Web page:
Fed decision to pump money is criticized

November 4, 2010

Emerging markets criticized the Federal Reserve for its decision to pump more money into the U.S. economy, known as Quantitative Easing 2, a measure that they fear could escalate the worrisome flood of cash into fast-growing economies. Officials from countries like Brazil and Thailand threatened more measures to curb the flood of money that has pushed up currency values and fueled concerns that asset price bubbles might be in the making.

While long-term investments, are welcome ways of bolstering economic development, the capital influxes into emerging market stocks, bonds and property have increased rapidly in recent months, totaling more than $2 billion a day, according to estimates by DBS in Singapore.

The Fed said it will buy $600 billion of Treasuries between now and next June, at about $75 billion a month, although it also said it could adjust the amount and timing if need be. That was about what markets expected but far less than the $1.75 trillion of debt it bought between early 2009 and early 2010 in its first round of quantitative easing. Yet the second round of quantitative easing seems already to have exceeded the low expectations it has aroused. Since Ben Bernanke, chairman of the Fed, hinted at it at Jackson Hole on August 27th, markets have all done exactly what they should.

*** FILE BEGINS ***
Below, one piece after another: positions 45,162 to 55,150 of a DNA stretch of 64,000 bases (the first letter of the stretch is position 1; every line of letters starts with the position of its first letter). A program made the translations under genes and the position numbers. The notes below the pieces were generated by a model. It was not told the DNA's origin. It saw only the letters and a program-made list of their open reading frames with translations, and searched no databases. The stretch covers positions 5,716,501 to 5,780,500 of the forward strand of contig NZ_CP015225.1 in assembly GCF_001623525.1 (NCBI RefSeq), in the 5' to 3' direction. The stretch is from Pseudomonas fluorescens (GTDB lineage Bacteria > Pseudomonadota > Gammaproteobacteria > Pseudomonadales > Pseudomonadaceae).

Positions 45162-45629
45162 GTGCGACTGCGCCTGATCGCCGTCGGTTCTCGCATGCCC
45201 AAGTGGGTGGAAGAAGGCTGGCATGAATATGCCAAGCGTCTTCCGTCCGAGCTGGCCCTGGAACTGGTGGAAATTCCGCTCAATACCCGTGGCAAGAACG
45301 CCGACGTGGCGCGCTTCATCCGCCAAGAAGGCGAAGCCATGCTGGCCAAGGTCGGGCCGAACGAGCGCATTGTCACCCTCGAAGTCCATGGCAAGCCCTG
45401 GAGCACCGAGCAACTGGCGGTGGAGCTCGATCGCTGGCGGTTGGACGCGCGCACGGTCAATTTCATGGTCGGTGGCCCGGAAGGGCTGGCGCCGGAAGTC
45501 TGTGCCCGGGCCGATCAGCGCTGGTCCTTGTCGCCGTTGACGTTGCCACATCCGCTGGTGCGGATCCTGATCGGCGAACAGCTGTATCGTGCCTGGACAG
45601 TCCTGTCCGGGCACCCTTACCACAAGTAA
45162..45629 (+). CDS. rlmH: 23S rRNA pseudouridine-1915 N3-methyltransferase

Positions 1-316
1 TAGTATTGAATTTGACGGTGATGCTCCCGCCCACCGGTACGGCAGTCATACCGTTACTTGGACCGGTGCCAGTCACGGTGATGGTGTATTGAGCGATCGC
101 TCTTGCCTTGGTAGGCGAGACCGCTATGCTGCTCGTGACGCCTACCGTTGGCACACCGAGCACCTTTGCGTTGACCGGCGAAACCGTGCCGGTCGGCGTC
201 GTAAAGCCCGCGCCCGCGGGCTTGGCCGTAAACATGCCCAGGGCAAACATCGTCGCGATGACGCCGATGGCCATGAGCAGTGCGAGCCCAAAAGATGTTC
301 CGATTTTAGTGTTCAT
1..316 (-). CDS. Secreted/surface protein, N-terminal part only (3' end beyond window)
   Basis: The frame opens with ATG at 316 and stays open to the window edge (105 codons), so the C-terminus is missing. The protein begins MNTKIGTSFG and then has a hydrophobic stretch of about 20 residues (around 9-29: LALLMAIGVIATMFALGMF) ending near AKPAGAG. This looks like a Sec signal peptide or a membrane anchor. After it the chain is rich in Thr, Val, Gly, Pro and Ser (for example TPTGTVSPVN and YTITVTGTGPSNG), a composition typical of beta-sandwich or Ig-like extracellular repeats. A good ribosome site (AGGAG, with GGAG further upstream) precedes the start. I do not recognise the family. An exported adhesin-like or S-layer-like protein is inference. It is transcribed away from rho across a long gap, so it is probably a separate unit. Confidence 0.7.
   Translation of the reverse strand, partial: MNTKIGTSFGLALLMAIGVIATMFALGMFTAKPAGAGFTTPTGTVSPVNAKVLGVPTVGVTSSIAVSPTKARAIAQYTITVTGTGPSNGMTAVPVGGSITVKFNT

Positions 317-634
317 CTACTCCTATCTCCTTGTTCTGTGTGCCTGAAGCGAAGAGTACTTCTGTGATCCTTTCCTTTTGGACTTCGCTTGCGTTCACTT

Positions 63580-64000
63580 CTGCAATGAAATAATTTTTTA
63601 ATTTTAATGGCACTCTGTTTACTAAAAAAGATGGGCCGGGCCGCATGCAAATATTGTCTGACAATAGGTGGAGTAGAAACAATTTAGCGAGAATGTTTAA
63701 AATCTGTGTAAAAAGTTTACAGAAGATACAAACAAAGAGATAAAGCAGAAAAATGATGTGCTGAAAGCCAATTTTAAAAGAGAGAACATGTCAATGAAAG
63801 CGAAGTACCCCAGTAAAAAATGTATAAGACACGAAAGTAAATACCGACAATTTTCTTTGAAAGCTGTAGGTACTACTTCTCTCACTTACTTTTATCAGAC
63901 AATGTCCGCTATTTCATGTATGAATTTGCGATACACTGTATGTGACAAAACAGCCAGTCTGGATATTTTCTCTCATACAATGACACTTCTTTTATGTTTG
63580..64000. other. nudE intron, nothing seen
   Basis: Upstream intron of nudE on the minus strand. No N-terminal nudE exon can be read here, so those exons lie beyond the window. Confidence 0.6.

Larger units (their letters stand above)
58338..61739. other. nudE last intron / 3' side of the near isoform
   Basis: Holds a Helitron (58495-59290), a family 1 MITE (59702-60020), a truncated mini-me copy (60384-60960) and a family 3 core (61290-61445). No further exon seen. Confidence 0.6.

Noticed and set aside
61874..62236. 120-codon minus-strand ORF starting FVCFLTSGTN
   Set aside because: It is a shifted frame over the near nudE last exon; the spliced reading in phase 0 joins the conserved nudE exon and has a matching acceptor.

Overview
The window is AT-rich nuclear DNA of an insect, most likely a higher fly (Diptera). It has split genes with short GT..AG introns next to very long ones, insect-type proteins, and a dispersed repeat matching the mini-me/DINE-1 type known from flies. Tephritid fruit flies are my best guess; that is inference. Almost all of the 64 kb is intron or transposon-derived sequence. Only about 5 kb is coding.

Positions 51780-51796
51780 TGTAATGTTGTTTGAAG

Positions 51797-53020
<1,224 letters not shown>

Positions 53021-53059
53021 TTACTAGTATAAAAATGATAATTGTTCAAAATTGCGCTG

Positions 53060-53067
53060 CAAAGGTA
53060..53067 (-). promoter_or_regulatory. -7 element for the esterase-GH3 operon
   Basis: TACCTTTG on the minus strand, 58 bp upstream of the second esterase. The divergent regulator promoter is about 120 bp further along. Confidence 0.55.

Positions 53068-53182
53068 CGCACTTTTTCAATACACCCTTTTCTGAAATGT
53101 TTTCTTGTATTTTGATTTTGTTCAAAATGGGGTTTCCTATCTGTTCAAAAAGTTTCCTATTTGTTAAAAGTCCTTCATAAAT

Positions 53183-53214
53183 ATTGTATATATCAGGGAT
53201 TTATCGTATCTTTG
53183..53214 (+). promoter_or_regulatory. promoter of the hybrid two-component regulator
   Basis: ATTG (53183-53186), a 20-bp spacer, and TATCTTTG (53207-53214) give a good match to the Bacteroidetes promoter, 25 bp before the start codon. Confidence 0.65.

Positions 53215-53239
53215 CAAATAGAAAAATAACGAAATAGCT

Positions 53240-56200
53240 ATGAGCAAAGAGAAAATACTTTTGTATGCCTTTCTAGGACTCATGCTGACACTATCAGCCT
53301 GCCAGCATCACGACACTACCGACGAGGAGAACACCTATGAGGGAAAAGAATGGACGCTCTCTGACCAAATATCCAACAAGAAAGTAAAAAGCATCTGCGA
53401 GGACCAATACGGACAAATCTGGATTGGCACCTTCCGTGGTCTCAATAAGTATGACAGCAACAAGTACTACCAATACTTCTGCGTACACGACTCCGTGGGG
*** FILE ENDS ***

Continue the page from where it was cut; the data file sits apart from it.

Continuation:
Under the decision to pump more money into the U.S. economy the Fed buys long-term bonds with newly created money. This lowers long-term yields and chases investors into riskier, alternative investments. The real yield on ten-year, inflation-indexed Treasury bonds has fallen from 1.05% to 0.5%, a result of relatively flat nominal yields and a rise in expected inflation. The yield on their five-year cousins is negative. Share prices are up by 14% in the same period. Lower yields make the dollar less appealing: it has duly fallen by 5% against the Japanese yen, by 9% against the euro and by 5% on a trade-weighted basis.

With a bit of a lag, these easier financial conditions are supposed to boost growth through three channels. First, lower real yields spur borrowing and investment. This channel is bunged up: many households cannot borrow because their homes have fallen in value and because banks are less willing to lend. But the remaining two channels remain open. Higher share prices have raised household wealth by some $1.4 trillion, which will spur some spending. And the lower dollar should help trade. American factory purchasing managers reported a sharp jump in export orders in October and a drop in imports.

Other countries complain that the Fed pumping more money is merely bringing them overvalued currencies and bubbly asset markets by pushing investors to seek higher returns elsewhere. But that may be unavoidable given their divergent growth paths. Both India and Australia raised interest rates this week despite rising currencies.

Many emerging-market countries and Japan have been intervening in the foreign exchange markets in an effort to slow the rise in the values of their currencies, which they fear could harm export industries by making exported goods and services more expensive for overseas consumers.